The 39-year-old is targeting the ‘Giro-Tour double’, going for general classification wins at both ‘Grand Tour’ stage races, but, she says, she does not give precedence to the French race over the longstanding Italian tour.
“For me, personally, there’s not a big difference between targeting the Giro and the Tour de France but the people around me they only talk about the Tour de France, ... This is, sometimes, they need to wake up a little bit also because we have more important races than the Tour de France only,” Van Vleuten said in a video interview posted by her team on social media.
“For sure there will be more pressure from the outside world and I think it’s super nice and good that we have here almost the same team, the riders but also the staff that are here at the Giro,” she added.
This will be Van Vleuten’s first attempt at a general classification win at the Giro d'Italia Donne with Movistar, having previously won the race flanked by her former team Mitchelton-Scott (now BikeExchange-Jayco) in 2018 and 2019.
“For sure we will make some mistakes because it’s the first time that we target such a big stage race together with this team,” Van Vleuten said. “It’s a new challenge and I love challenges but for sure with a new challenge we will make some mistakes and having to learn from it.
"If you take the same people I’m convinced that we will learn quickly and it will improve quickly also for this team and then the real pressure coming from the outside world in the Tour de France we are a bit more ready also for that.”
With the 10-day Giro d’Italia Donne finishing just two weeks before the eight-day Tour de France Femmes avec Zwift begins, many riders have opted to target just one of the two stage races. Some, like Van Vleuten, are racing both, however.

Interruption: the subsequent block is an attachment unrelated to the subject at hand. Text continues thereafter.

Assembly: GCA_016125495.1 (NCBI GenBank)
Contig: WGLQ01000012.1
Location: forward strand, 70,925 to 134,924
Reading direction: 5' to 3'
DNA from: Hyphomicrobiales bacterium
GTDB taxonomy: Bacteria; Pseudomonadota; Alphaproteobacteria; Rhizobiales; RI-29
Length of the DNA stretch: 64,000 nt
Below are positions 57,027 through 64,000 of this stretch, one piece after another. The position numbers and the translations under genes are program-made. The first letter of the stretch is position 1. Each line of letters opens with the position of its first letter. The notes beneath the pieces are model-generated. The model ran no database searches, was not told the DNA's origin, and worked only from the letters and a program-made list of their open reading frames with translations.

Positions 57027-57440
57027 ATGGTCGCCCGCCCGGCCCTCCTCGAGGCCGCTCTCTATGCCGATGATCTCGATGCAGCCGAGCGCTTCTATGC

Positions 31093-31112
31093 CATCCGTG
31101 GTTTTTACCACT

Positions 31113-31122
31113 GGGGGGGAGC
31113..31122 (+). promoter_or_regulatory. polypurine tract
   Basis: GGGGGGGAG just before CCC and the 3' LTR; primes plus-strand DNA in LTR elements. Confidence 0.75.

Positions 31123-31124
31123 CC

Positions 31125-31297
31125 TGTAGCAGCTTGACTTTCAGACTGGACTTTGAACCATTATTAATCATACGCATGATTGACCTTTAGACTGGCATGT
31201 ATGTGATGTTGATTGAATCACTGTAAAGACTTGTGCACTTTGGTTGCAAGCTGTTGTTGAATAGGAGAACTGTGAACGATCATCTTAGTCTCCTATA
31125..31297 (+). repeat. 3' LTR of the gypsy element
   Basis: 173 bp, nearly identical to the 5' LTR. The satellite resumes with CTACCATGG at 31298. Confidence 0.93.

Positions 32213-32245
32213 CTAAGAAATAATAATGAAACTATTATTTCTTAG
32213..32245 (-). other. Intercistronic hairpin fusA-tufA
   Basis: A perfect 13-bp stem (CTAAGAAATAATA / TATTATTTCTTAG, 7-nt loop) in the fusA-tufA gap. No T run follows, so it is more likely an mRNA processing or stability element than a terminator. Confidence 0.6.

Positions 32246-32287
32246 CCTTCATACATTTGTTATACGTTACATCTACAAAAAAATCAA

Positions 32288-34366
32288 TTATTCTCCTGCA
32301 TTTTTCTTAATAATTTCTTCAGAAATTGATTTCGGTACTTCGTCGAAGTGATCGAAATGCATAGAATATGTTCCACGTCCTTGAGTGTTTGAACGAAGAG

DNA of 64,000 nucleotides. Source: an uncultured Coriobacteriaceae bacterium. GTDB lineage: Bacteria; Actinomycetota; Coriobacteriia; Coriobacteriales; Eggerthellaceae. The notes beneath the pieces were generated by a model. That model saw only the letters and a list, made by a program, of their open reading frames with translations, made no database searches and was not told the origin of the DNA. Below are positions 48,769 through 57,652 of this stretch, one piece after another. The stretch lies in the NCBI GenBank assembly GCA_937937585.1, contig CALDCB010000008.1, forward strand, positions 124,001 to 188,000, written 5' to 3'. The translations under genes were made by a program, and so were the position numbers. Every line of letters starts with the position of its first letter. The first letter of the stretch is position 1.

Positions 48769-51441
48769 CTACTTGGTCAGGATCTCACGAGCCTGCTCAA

“My training plan was to arrive here in my top shape that I’m 100% sure that physically I will end in the same shape in the Tour de France as I am now,” she said. “And also I thought about it that I need those two weeks between where it’s important to recharge mentally as well as physically.
"I think more of it is mentally, because I target both the big stages races for the GC and that is especially, mentally, a challenge to recharge from that. Every day you wake up with stress, every day I wake up with a stone in my stomach … also in the sprint stages I cannot lose time. I need to be super-focussed from the beginning to the end and I also need to conserve energy, and you have that stress every day. So that’s a challenge.”
With a broken wrist sustained during a mountain biking accident forcing the former world champion out of the Spanish stage races in May, she has not raced for months, insteading opting to train at altitude in Andorra and Livigno.
“I’m super keen to race, that also helps that I didn’t race too much before this,” she said before explaining that she may need to curb her energy slightly during the two longest stage races on the calendar.
“I’m not a person who likes to conserve energy and to be quiet. I like to race with my heart and I know in a stage race I cannot do that,” she said.
“So that’s the challenge for me that I switch off my one-day racing style and go a bit into the conserving racing style and I need to be patient. That's also not one of my strongest qualities, but I need to be patient until stage seven. Patient, but don’t lose the focus, and I think that is the biggest challenge with this.
"If you just go for the two stage races just going for stages, it’s so different, it’s like especially the days where I don’t have a goal unless I conserve energy, which is the challenge of a stage race.”
Van Vleuten, who is the Olympic time trial champion, finished the 4.7km opening prologue in sixth place, nine seconds behind winner Kristen Faulkner (BikeExchange-Jayco) going into the first road stage on Friday.
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